Believe it or not, there was a time in popular culture when the serial killer was terrifying. Like other extreme examples of human behavior – spousal abuse, child molestation, sexual perversion – the vigilante slayer with a demented vendetta against the world was a dirty little subterranean secret. Few people talked about it, even less understood it and the aura of mystery surrounding their existence caused many an individual a sleepless night. Yet, for the most part, the mass-murdering maniac was not a presence on the pop culture radar. Instead, he or she was reserved a special place in the unmentionable etiquette of everyday life. With the broadening of the entertainment spectrum – somewhere around the late 1970s – into areas previously shunned, most taboo subjects became TV-movie fodder, and amidst all the exploitative exposés, the sensationalized serial killer film was born. Originally, the narratives were fairly uncomplicated: highlight the crimes, provide a little backhanded psychology, walk through all the steps of the police investigation, and make sure that justice is metered out before the credits role. There was no attempt at revisionism. There was no desire to glamorize or glorify. Multiple murderers were bad, committed by the sick and twisted. The insane nutjob was always human garbage, a horrifying heap of crap taking their soiled agenda out on an unsuspecting public. The cops were champions, looking for clues and fighting the good fight in order to keep us safe and secure. And as for the victims, they were simply nameless, faceless facets of an already clear-cut drama – the 'how' of their deaths being far less important than the 'whys'.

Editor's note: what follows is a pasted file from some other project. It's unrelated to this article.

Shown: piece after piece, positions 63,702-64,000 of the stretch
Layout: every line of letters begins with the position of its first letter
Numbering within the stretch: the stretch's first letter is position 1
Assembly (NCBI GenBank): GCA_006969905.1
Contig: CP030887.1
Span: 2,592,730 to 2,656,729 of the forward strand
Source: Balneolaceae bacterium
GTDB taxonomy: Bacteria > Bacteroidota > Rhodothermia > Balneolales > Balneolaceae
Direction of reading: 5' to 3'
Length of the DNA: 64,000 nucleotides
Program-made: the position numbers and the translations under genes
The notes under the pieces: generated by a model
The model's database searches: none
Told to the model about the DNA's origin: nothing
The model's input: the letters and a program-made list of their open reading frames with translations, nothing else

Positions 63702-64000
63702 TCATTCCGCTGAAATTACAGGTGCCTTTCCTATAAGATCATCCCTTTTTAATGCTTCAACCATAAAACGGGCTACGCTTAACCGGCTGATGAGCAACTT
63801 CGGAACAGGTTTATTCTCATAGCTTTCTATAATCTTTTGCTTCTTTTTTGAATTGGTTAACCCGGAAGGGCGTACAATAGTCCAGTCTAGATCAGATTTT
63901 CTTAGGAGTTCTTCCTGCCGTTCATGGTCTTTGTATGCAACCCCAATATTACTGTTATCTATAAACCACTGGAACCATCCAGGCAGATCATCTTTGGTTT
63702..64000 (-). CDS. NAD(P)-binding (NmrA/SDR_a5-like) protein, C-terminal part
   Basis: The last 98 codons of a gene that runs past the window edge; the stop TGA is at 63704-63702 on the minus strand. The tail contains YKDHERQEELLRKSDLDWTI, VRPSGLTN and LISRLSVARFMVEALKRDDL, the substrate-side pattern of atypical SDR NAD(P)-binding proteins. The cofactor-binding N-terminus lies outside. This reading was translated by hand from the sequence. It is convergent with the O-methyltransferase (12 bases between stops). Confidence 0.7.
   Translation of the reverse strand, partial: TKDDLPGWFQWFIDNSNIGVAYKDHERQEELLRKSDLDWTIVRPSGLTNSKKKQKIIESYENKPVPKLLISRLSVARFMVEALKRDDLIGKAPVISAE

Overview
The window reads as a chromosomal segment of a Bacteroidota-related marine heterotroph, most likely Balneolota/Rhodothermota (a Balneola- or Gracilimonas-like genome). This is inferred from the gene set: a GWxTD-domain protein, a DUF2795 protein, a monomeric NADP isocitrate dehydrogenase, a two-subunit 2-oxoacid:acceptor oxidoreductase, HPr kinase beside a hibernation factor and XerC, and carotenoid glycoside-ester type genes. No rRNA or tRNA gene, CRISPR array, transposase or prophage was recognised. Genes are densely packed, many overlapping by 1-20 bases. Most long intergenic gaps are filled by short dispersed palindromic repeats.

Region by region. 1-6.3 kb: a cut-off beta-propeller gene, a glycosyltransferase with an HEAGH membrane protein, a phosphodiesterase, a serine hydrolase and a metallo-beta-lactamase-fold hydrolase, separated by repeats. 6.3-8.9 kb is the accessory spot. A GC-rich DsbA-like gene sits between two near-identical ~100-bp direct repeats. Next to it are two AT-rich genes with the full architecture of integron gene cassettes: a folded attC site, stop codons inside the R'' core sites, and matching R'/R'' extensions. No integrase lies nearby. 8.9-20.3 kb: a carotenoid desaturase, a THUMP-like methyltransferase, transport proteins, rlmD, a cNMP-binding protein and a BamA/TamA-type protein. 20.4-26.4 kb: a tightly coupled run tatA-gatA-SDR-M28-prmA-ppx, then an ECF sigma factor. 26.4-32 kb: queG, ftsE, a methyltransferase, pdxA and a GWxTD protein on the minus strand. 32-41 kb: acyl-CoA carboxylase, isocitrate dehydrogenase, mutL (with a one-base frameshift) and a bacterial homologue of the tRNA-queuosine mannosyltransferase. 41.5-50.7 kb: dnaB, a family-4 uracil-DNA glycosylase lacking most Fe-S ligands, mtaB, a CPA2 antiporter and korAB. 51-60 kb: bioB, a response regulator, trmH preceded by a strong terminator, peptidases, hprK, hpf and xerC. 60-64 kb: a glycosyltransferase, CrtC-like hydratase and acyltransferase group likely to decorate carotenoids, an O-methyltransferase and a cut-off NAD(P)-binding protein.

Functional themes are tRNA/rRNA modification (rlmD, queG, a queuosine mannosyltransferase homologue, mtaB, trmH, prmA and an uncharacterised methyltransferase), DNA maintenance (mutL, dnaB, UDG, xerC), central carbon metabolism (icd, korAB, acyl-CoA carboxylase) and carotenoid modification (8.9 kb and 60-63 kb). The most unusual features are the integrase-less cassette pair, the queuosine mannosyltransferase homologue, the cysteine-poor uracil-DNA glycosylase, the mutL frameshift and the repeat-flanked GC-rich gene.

Yet somewhere around the mid-80s, the psychopath on the loose took a turn for the artistic. Instead of merely being a mindless marauder, slicing through campers and copulators with bad, sad intent, the bringer of death became an enigmatic, smooth talking terror, able to hold down normal conversations in public and crawl around in their own filth in private. Oddly enough, audiences really responded to these films, and not only because the murders were grimmer and the scenarios more grotesque. As the popularity of such films increased, so did the ridiculousness of the erudite rippers. Before we knew it, no cat and mouse murder movie was complete without a queer quid pro quo banter royale between detective and death bringer, overscripted lines being exchanged like volleys over a badminton net. Eventually, the criminal became the hero, with audiences hoping that they would be able to get away with their appalling atrocities. Someone like director Chuck Parello thinks this approach to such a sordid subject is outrageous. He has made it his mantra to craft films that present the loss of life with a straightforward stridence. New to DVD from Tartan Video, The Hillside Strangler is his third effort (after exploring the life of Ed Gein and crafting a sequel to the classic Henry: Portrait of a Serial Killer). Unfortunately, the third time is not so lucky for this limp, uninspired attempt at recounting one of the most terrifying times in West Coast criminology.